If you want to know from what direction the wind was blowing in Deloraine, Man., in 1895-96, 1922 and 1924, you’re in luck.
A set of journals written by William C. White, held in the archives of Manitoba, contains daily entries from those years, and almost every entry begins with a noting of the wind, unless there is a bigger weather event that day.
White, a Deloraine farmer, found his life ruled by the vagaries of weather, just as farmers are today, and he carefully noted them throughout his journals.
His entries usually begin with weather observations and then note farming activities of the day, along with social activities, such as visiting friends.
On one August 1926 day, for example, he notes the “south wind, a fine drying day,” mentions that “Dave got a load of lumber,” adds that a horse that had eaten recently cut grain was taken out into the field and “we watched her die,” then finding out “Dr. Miller died after a short illness. A dear good friend.”
Even with such dramatic events in a day, the weather still seemed most important to note first.
Modern folk often think about weather records and observations being composed and maintained by scientific and government authorities, with amateur efforts by others playing a decidedly secondary role in terms of historical records.
However, farmer journals and those kept by people such as employees of the Hudson’s Bay Company provide an invaluable resource to historians and writers interested in the earliest written period in Western Canada.
Manitoba residents are lucky to have not just their provincial archives housed in Winnipeg, but also the Hudson Bay Company archives.
Many farmer journals and record books are in the general archives, as well as other written records referring to weather experienced by individuals.
The Hudson’s Bay archives contain hundreds of “post journals,” which describe daily activities at the company’s posts spread across much of western North America.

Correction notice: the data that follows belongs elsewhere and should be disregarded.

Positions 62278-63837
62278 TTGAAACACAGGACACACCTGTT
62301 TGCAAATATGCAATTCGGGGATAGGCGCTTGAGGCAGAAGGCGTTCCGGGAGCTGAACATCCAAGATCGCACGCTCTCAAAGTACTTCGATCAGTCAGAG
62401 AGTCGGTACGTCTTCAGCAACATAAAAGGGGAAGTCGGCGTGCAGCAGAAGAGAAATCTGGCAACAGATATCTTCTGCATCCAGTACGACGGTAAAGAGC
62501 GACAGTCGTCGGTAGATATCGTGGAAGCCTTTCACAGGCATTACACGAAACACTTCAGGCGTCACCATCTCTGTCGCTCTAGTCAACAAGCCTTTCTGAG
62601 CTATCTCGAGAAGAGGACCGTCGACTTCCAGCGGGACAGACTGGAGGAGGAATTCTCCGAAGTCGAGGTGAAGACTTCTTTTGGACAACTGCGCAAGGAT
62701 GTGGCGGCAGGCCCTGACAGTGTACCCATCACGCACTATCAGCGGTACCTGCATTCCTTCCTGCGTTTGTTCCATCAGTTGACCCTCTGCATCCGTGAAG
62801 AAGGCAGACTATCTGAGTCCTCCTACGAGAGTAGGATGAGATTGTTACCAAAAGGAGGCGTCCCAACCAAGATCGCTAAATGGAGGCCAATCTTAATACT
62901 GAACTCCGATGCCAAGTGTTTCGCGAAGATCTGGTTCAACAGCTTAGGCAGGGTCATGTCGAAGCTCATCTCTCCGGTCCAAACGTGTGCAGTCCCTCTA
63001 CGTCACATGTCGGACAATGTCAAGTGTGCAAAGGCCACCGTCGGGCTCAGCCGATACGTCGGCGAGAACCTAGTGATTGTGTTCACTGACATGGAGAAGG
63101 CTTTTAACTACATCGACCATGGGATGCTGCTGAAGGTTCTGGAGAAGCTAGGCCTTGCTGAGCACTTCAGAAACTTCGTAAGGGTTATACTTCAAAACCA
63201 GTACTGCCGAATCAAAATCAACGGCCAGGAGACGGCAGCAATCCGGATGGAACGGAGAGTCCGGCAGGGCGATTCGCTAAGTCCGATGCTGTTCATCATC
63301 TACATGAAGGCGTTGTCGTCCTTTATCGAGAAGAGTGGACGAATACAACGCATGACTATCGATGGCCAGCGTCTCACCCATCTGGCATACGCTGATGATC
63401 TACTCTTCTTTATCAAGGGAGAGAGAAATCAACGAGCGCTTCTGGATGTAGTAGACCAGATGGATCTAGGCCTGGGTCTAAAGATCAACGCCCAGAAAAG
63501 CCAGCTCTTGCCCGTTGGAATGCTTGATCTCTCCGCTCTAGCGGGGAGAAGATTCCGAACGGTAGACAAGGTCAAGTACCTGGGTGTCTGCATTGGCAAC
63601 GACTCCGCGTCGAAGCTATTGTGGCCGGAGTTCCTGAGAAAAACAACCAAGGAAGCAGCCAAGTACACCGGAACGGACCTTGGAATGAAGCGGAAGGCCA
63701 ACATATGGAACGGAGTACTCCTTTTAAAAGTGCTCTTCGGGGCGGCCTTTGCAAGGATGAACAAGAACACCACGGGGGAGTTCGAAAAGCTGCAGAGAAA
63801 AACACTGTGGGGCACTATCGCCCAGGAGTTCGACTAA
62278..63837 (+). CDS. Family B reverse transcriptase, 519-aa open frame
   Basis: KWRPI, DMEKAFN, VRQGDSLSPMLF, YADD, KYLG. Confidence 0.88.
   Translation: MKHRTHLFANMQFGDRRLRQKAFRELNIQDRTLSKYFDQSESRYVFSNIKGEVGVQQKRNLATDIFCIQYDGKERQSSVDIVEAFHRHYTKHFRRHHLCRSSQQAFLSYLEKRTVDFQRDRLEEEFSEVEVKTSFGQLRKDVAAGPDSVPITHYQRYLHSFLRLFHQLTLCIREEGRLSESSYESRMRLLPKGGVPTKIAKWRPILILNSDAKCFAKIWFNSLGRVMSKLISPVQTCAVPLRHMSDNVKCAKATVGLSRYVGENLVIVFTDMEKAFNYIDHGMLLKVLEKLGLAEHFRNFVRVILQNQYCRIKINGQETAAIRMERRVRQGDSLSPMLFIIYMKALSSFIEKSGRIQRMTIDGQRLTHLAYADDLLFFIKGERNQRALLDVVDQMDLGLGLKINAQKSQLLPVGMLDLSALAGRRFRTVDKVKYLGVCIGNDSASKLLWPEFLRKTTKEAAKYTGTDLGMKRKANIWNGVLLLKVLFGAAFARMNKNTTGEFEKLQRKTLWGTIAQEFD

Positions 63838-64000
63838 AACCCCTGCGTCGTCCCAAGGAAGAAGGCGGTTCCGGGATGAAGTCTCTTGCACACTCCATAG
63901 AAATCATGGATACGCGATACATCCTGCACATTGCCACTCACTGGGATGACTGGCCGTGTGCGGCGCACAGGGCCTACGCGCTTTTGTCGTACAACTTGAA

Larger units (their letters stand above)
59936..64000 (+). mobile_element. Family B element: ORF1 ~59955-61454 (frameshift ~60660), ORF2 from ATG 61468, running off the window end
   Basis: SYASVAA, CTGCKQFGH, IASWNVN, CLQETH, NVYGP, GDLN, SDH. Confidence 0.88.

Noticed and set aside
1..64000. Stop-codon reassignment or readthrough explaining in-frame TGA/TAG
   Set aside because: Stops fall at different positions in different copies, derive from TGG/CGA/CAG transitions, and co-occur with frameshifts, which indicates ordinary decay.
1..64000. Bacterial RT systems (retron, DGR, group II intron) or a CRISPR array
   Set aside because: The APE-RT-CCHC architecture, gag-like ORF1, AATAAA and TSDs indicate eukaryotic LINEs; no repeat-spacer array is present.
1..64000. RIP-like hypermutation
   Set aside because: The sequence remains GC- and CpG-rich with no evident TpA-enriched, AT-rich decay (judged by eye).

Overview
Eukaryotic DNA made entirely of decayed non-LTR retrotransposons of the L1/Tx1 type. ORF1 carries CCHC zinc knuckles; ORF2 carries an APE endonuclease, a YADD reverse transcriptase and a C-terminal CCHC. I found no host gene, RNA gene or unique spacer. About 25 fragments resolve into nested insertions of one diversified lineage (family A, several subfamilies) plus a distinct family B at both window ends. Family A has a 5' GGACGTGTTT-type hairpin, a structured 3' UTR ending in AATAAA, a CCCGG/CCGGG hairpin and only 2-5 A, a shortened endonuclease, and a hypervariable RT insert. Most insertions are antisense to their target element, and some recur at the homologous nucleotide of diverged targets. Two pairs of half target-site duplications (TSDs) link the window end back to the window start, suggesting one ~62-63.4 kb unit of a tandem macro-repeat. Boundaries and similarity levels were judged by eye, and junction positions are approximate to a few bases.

Both sets of archives are in the same building.
Weather often played a big role in entries written by the isolated Europeans working at the posts.
For example, Francis Heron, an HBC clerk at the Upper Fort Garry post, which is now in the centre of Winnipeg, describes the 1826 Red River flood, which destroyed most of the settlement.
Highlights of that journal have been posted on the Government of Manitoba website (gov.mb.ca) under Hudson’s Bay Company Archives.
Historians and analysts have used the detail contained in the HBC records to produce studies that are also kept at the archives library, such as “Climatic change in central Canada: a preliminary analysis of weather information from the Hudson’s Bay Company forts at York Factory and Churchill Factor, 1714-1870” by Timothy Ball.
A visit to the archives can be a revelatory experience for one interested in prairie history, farm life or weather. Leafing through White’s 1922 and 1924 journals reveals a generally cheerful and optimistic person dealing with the manifold demands of pioneer life while coping with the everyday horrors of baby deaths, sickness and harsh weather.
In the 1896 journal, the writer shows honest feelings about the day’s weather, sometimes describing tough days as “nasty” and celebrating good weather as “cold, but sunshine.”
In their focus on the weather, with its harshness and its beauty, the pioneer farmers recorded feelings and preoccupations not so different to those of today.